13. And to create better quality jobs and to support industry transformation, Workforce Singapore (WSG) recently introduced the Security Productivity Initiative under the Lean Enterprise Development Scheme. Security agencies and service buyers can attend a workshop with professional consultants to scope a suitable project for job redesign and technology adoption. To implement the project, I hope you are paying attention to this, if you implement any project that falls within the Lean Enterprise Development scheme, you can obtain a grant of up to 80% of the project cost. It will cost you just 20% and of course, there is a funding cap. It is quite generous. For every entity, it is $300,000. So I think that significant funding supports that. If you are attempting to become more lean, you may opt for it. And since its introduction in September this year, we already have 23 companies that have signed up. And so, if you have not signed up, I strongly encourage you to do so. I can share with you that now that the Infrastructure Protection Bill has passed, the demand for security services will certainly rise further, and it will certainly present business opportunities for security agencies particularly those which can transform yourselves to overcome resource constraints.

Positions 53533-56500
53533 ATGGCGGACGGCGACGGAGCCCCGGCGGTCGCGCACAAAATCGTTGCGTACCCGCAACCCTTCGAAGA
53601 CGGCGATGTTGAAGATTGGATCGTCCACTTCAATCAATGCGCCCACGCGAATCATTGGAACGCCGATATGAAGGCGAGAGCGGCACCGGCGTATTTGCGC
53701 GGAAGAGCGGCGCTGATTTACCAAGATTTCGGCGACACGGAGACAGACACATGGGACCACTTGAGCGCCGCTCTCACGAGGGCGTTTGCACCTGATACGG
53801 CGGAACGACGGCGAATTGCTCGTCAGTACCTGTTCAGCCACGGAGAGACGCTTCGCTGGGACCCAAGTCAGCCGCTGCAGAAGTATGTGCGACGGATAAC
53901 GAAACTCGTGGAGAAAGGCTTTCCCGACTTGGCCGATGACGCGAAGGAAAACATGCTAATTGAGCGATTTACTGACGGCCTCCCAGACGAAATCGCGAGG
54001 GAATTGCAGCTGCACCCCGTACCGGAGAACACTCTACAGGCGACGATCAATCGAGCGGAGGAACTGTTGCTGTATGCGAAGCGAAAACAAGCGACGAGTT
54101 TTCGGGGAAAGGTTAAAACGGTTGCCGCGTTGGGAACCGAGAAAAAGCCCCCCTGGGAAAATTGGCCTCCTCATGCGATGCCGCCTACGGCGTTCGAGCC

14. Let me just say something very briefly about recent developments. Now, MHA has spent about a year working closely with tripartite partners to develop the Security ITM. We are putting the final touches together and will release it early next year.
15. But I am very pleased that the transformation in fact has already begun. You are not waiting for the map to be drawn up.